W Magazine Spring 2019

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SPRING 2019Education at WMUIN THIS ISSUE: Building school leaders: Boosting student literacyHockey high-fives Bronco hockey thrilled fans in 2018-19. The team…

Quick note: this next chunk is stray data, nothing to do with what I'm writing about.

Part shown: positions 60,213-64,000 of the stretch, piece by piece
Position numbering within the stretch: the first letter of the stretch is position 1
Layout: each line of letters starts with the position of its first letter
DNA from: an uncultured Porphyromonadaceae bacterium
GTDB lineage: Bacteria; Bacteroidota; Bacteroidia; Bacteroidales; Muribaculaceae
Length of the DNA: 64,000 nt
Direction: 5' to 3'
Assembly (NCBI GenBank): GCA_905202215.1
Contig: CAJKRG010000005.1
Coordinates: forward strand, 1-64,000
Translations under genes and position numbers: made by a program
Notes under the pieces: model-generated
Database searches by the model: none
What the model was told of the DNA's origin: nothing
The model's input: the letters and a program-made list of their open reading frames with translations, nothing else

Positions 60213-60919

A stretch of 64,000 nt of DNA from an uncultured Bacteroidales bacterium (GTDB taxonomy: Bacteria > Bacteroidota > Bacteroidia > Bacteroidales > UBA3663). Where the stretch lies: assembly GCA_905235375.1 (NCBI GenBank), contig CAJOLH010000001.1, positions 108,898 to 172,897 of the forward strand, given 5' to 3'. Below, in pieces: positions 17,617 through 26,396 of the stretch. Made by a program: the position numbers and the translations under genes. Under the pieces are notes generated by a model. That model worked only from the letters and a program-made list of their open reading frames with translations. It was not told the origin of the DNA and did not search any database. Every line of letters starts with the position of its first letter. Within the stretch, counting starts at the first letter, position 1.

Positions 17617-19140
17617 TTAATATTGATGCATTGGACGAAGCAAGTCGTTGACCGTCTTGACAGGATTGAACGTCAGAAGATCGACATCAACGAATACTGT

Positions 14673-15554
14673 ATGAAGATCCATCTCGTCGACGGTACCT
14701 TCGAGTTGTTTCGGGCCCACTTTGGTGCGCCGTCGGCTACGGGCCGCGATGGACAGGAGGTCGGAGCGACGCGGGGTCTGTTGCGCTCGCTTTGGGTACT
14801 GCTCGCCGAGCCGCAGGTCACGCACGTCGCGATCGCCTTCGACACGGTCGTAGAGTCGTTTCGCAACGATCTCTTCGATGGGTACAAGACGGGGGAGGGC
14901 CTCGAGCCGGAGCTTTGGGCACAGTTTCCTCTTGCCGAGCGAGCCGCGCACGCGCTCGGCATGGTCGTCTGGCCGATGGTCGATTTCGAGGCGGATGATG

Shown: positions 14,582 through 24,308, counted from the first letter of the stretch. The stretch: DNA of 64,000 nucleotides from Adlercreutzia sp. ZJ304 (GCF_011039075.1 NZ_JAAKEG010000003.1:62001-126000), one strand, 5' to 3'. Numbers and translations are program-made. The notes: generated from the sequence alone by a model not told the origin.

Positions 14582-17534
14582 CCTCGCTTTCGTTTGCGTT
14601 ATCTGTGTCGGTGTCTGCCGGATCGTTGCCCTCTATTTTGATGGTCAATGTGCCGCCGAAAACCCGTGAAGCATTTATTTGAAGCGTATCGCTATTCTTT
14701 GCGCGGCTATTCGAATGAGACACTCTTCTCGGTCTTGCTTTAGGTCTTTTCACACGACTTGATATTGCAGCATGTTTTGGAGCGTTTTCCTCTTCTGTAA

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SPRING 2019Education at WMUIN THIS ISSUE: Building school leaders: Boosting student literacyHockey high-fives Bronco hockey thrilled fans in 2018-19. The team completed its regular season run in third place in the National Collegiate Hockey Conference, tying the program's best finish. Senior forward Colt Conrad, No. 29, particularly loves interacting with the youngest fans in Lawson Ice Arena. “I still remember being in their shoes,” says Conrad, who recently signed a two-year contract with the Toronto Marlies, the American Hockey League affiliate of the Toronto Maple Leafs. “When I was younger and went to watch hockey games, I would look up to the guys who were playing. And there were always one or two guys who would go out of their way to give a fist bump, throw a puck, or say a couple words. That's all it took to make my whole week. It may not seem like much, but as a kid, it was a big deal. It doesn't take much to reach up and tap them and, in a way, kind of thank them for being there.”1CONTENTS 8. Elevating Education for All “WMU has been a driver in addressing the regional, state, national and global needs for educators for more than a century. Since its inception in 1903, WMU has impacted millions of lives through preparing committed and well-equipped education professionals.” —Dr. Ming Li, dean of the College of Education and Human Development10. Building School Leaders: Boosting Student LiteracyExecutive Editor Paula M. DavisContributing Editorial StaffZinta Aistars Jeanne Baron, M.A. ‘89 Chris Killian, B.A. ‘01 Deanne Puca Catherine VanDerMaas, B.A. ‘06, M.A. ‘09 Teresa VentimigliaArt Director An intense school leadership development effort aims to lift literacy in high-poverty schools14. Tops at Teaching An elementary school teacher, alumna and WMU instructor is Michigan's top teacher16. Driven Educator Pays it ForwardKim C. Nelson Creative Team22. Survive, Thrive, CareMark Bugnaski Madeleine Fojtik, M.A. ‘12 Debbi Kreps, B.S. ‘88 Shelli Osterhout Bradley HorstmanContributing PhotographerTwo four-legged rookies have joined WMU's police force26. Next-Level LearningMonty Brinton/CBS Mike LankaQuestions or Comments? Contact Paula M. Davis at paula.davis@wmich.eduThe W Magazine is published quarterly. It is owned by Western Michigan University, 1903 W. Michigan Ave., Kalamazoo, MI 49008-5433. Views expressed in the magazine are not necessarily those of the University. WMU is an equal opportunity/ affirmative action institution and a member of the Association of Public and Land-Grant Universities as well as the Council for Advancement and Support of Education.2A childhood burn survivor, a nursing student, a story that inspires24. Campus K-9sProduction StaffFrequency She's pursuing a calling, not simply a career Waldo Library’s Virtual Reality Lab offers revolutionary learning4. University News 20. Expert Insights 28. Why I Give 30. Classnotes 31. In Print 32. In Memoriam On the cover: Third-grade teacher and WMU alumna Jill Palmer with her students Audrey Dennis and Cherrity Wilson at an elementary school east of WMUwmich.edu/magazineDedicationWhen Ashlee Thompson was a student in Benton Harbor, Michigan, her teachers were her support system. For the love of community and kids, she has returned to the struggling district to serve as a teacher and exemplar. “I want to be a role model and tell kids nothing is out of their reach, even if they come from a challenging place.â€?3Engineering helps enhance mobility for veteransDear Friends, Featured in this edition of the W Magazine are stories from our College of Education and Human Development. We take great pride in the University's role in advancing K-12 education through our research, school leadership development expertise, and preparation of talented teachers and other scholastic professionals. One of the college’s instructors, Laura Chang, who also teaches second grade in a local elementary school, is Michigan’s teacher of the year for 2018-19. Her district's superintendent says she is a “classroom teacher who principals rely upon, parents lobby for, colleagues admire and enjoy working with, and students love.” Do you recall the first schoolteachers who encouraged your learning? Are there lessons they taught or experiences they created in their classrooms that continue to benefit you to this day? Or perhaps you remember a school principal as your difference-maker. My mind goes back to third grade and Mrs. Straukler, who took me on an exploration of science and knew just how to excite and cultivate my curiosity. There was also Mr. Sullivan, my fourth-grade math teacher. He helped nurture my love for math and played an early but significant part in encouraging inclinations that later led me to a career as an economist and a professor. These early influencers, these teachers, not only schooled me in subjects, they helped set a solid foundation for a lifetime of learning and meaning. That's what educators do for millions of students every day. It's a high calling. It's crucial work. And it deserves to be lauded.Expertise in the College of Engineering and Applied Sciences is being tapped as part of a project to bring an autonomous electric shuttle to a Veterans Affairs Medical Center. The $2.2 million project—New Autonomous Mobility Vision for Michigan—is funded through the $8 million Michigan Mobility Challenge announced in 2018 by Michigan’s former Gov. Rick Snyder before he left office. The challenge addresses transportation gaps for seniors, veterans and people with disabilities and includes a vehicle that is driverless, disabilities accessible and produces zero emissions. The project is a collaboration with Pratt & Miller Engineering, the project lead, WMU; the University of Michigan; Kevadiya Inc.; Robotic Research; Comet Mobility; and Easterseals. “Our role in the project is to provide autonomous vehicle simulation analysis, environment mapping, and testing support in the western Michigan region,” explains Dr. Zach Asher, the principal investigator for WMU’s portion of the project and an assistant professor of mechanical and aerospace engineering. The autonomous electric shuttle can hold up to four passengers at a time, or a wheelchair rider with two passengers.Asher says the autonomous electric shuttle will provide veterans with extended hours of service at a VA medical center campus in Battle Creek, a community about 20 miles east of WMU, and make it easier for them to order and schedule services. The technology does not utilize a driver, pedals or a steering wheel. However, there will be a safety operator in the vehicle at all times to take control, if needed, Asher explains. The vehicle can hold up to four passengers at a time, or a wheelchair rider with two passengers.Over the past century, thousands of would-be educators have come to WMU to acquire the skills necessary to do the crucial work of helping children thrive in schools across the country and the world. They graduate prepared to improve the lives of their pupils, and they do. Please join me in saluting them.“New autonomous technology can fill this mobility need now, and completing this project has the added benefit of enabling larger future projects that fill other mobility needs throughout western Michigan,” Asher says. “With WMU’s ever-expanding network of high-profile collaborators, we will be able to continue pushing innovative and practical automotive research.”Best wishes,The project will involve making updates to WMU’s Automotive Lab, including setting up new computer workstations that can run vehicle design software and autonomous control simulations, updating a chassis dynamometer to run more advanced tests, and installing an electric vehicle charger. ■Edward Montgomery, Ph.D. President4wmich.edu/magazineUniversity News Proven leader joins WMU as VP for development and alumni relations Following a national search, Kristen R. DeVries, previously vice president for university advancement at Lawrence Technological University, joined WMU as vice president for development and alumni DeVries relations in January. She also will serve as executive director of the WMU Foundation.honored that I’ve been asked to join such an excellent group.” Prior to being tapped by WMU, DeVries led all fundraising and alumni engagement activities at LTU. She first joined the Southfield, Michigan, university in 2016. During her tenure there, she increased the level of giving every year. In addition, theuniversity experienced a recordsetting increase in the number of individual donors, social media engagement increased tenfold, and new technologies such as text to give and crowdfunding were implemented. Previously, DeVries served as senior associate vice president for strategic engagement and advancement operations atDrexel University; associate director of relationship management, operations and performance improvement at the University of North Texas; and an administrator in fundraisingrelated posts at the Boys & Girls Clubs of Greater Dallas, National Jewish Medical & Research Center, and Texas Scottish Rite Hospital for Children. ■DeVries fills a critical role at WMU, joining the enterprisewide effort to advance the strategic direction of the University. In leading WMU’s Office of Development and Alumni Relations, she will oversee a comprehensive fundraising campaign; manage corporate, foundation and major gifts; and preside over all other fundraising activities. She also will be responsible for alumni engagement activities, as well as promoting engagement with faculty, staff and students. As executive director of the WMU Foundation, she will work closely with WMU’s president and with the WMU Foundation Board of Directors to set and meet fundraising goals. “With Western Michigan University’s leadership on such an impressive trajectory, it’s a tremendous time to join the University and to engage even more constituents in the great future ahead of us,” DeVries says. “I’m very impressed by the quality of WMU’s development and alumni relations professionals, as well as that of the faculty, deans and other academic leadership. I feelDunbar Hall to be transformed with $40 million renovation Dunbar Hall, one of the most heavily used classroom buildings on main campus and home to more than a dozen academic programs, is slated to undergo $40 million in renovations.classroom layouts, additional student workspaces, and major technology upgrades for teaching and learning spaces.The project to majorly modernize Dunbar involves stripping down the 78,000-square-foot, nearly 50-year-old building to its structural skeleton and creating an interior that meets contemporary educational needs.“Without a doubt, we will benefit from having modern technology in classrooms that will allow our faculty to use innovative, active learning strategies that are difficult to implement in small classrooms designed in the late 1960s,” says Dr. Carla Koretsky, dean of the College of Arts and Sciences, which has many programs in Dunbar.The overhaul includes completely reconfiguredThe renovation also includes all new electrical, mechanical,heating and cooling, fire suppression, and alarm systems. Some $30 million from the state of Michigan and $10 million in funding raised by the University, including through philanthropic support, will pay for the renovation. The project is set to begin in the spring of 2020 and be complete in time for fall classes in 2022. The newly modernized facility will be energy efficient, designed for sustainability and renovated with the intent to achieve LEED Gold certification. ■News5Sanford Center for Financial Planning and Wellness celebrates grand opening The University recently celebrated the opening of the Sanford Center for Financial Planning and Wellness in the Haworth College of Business. This center was established with a generous multimillion-dollar gift by alumnus Todd Sanford, CEO and founder of Sanford Financial Services of Portage, Michigan.SanfordStars of “The Neighborhood” pose with Buster Bronco. From left to right, Marcel Spears, Cedric the Entertainer, Buster, Max Greenfield and Sheaun McKinney.Buster Bronco featured on CBS comedy ‘The Neighborhood’ WMU and its beloved mascot, Buster Bronco, were featured in an episode of the CBS comedy “The Neighborhood” in March. Starring Cedric the Entertainer as Calvin Butler and Max Greenfield as Dave Johnson, “The Neighborhood” depicts two newly neighbored families getting to know each other in a Los Angeles community. Dave hails from WMU's hometown, Kalamazoo, but he moved his family from Michigan to LA. In the March 25 episode, WMU's basketball team is taking on the University of Southern California Trojans during March Madness. While Dave demonstrates his fanatical love for the Broncos, Calvin's fandom is with the Trojans. Comedy ensues as each fan rallies for his team. The full episode is available on the sitcom’s website, cbs.com/shows/the-neighborhood. ■Through the center, trained students will provide financial advice and resources to fellow students and community members, under the supervision of experienced financial planners and faculty.The center also seeks to build the financial planning talent pipeline by engaging students in WMU’s personal financial planning major. The financial planning industry has a couple of significant issues facing its future—a shortage of qualified employees and a need for a more diverse workforce, including women and individuals of color. Those are areas where the center will have a significant impact through student outreach. “Through research, we know that there is a critical need for certified financial planners and their services. The center will make both the personal financial planning major and the services of financial coaches more accessible,” says Dr. Jim DeMello, chair of WMU’s Department of Finance and Commercial Law. “This access is critical for our community and our country. We are so grateful to Todd for his generosity in making this center a reality.” A veteran in the field, Sanford has been honored on Barron’s Top Advisors List on multiple occasions, the Financial Times 400 List as a Top Advisor and Forbes Magazine’s State-byState List of Top Advisors. He also has been recognized as a Top 10 Financial Advisor at Raymond James for the past 12 years, out of more than 6,000 advisors. He has had a 35-year affiliation with WMU, including his time as a finance student in the 1980s, a stint as an adjunct professor of finance, and now as an advisor to a variety of campus programs as well as the new center. Sanford has received the Department of Finance and Commercial Law Outstanding Alumni Award and the Haworth College of Business Outstanding Service Award. His vision for the center in the college of business is to develop a resource that provides an integrated approach to personal finance and financial health in the region, with the goal of one day becoming a national model. ■Buster was busy behind the scenes on “The Neighborhood” set. 6wmich.edu/magazineUniversity NewsNCAA honors Bronco football for superior sportsmanship The 2017 football team has earned a 2018-19 NCAA sportsmanship award. WMU is the first institution in the history of the Mid-American Conference to win this prestigious honor. Bronco footballers were recognized for their role in the 2017 game at the University of Southern California, in which blind Trojan long-snapper Jake Olson took his first collegiate snap. Each year, the NCAA Committee on Sportsmanship and Ethical Conduct recognizes displays of superior sportsmanship. Any moment of sportsmanship across all NCAA-sanctioned sports can be nominated under its award program. Established in 1999, the program recognizes a male and female award recipient from Division I, II and III, as well as one former or current coach or administrator. WMU won in the male recipient category for Division I schools.“We are very humbled to receive this award for our small role in Jake Olson’s incredible moment,” says WMU head coach Tim Lester. “I’m proud of our players for doing something bigger than the game. Credit also goes to Coach Helton and his USC Trojans.” Lester received a special request from No. 4 ranked USC's head coach Clay Helton prior to the two programs’ 2017 season opener. Helton asked Lester for his help in allowing Olson a free attempt on an extrapoint snap during the upcoming game. The two coaches reached the agreement that each team would not rush an extra point attempt during the game. Olson, born with cancer in his retinas, lost his right eye at age 10 and his left eye at age 12. However, Olson worked to live out his dream to play football, becoming a letter winner at USC. In the 2017 game, WMU was giving the fourth-ranked Trojans all they couldhandle as the game was tied at 28-28 with seven minutes left in the fourth quarter, so Olson’s moment was held until the end of the game. With 3:13 left to play, USC had finally built a cushion that would hold for the eventual win. Helton gestured across the sidelines to Lester to give the sign, and Olson was sent onto the field following the Trojans’ final touchdown. Before that moment, Lester had kept the deal a secret from his players and his staff. “I had 10 seconds to bring the players over and clue them in as to what’s going on,” Lester says. “I told them the situation, what it meant and what it stood for. “They said, ‘Yes, sir,’ and there was never any hesitation from our team. You could feel the energy and how special that moment was. Olson put the snap right on the money. I was proud of him and proud of our players.” ■News7Elevating education for all WMU was established more than 115 years ago as a “normal school,” a preparatory school for individuals dedicated to educating pupils during their critical formative years.Since its founding, what was once Western Education at WMUState Normal School has evolved to offer a wide variety of academic disciplines and is today one of the nation’s comprehensive research universities.But far from forgetting its roots, WMU has seen its teacher-education enterprise likewise grow in complexity over the decades. Moreover, the University’s heritage in helping to support and engender highquality K-12 education remains a strength and a source of pride for WMU, which has conferred thousands of education degrees. The College of Education and Human Development graduates go on to teach and lead schools across the country; and the college’s faculty members are also engaged in research and service designed to improve outcomes for teachers, pupils, school districts and entire communities.8wmich.edu/magazineFrom offering at-risk middle schoolers social and emotional support services to creating literacy-improvement programs to educating career changers who want to become classroom teachers, the college’s expertise in teaching and learning is making a meaningful difference. Among the college’s latest major undertakings is a three-year effort aimed at intense school leadership development in 76 high-poverty schools in 20 Michigan counties. Funded by a $12.5 million U.S. Department of Education grant, the High-Impact Leadership for School Renewal Project is aimed at two major outcomes—developing a strong pool of practicing school leaders and improving student achievement through literacy. “WMU has been a driver in addressing the regional, state, national and global need for educators for more than a century,” says Dr. Ming Li, dean of the College of Education and Human Development. “Since its inception in 1903, WMU has impacted millions of lives through preparing committed and well-equipped education professionals with its diverse program offerings, innovative educational practices, and diverse and challenging educational experiences.” ■More than 77,000 have earned a credential from the college.STUDENTS77,000+2018-1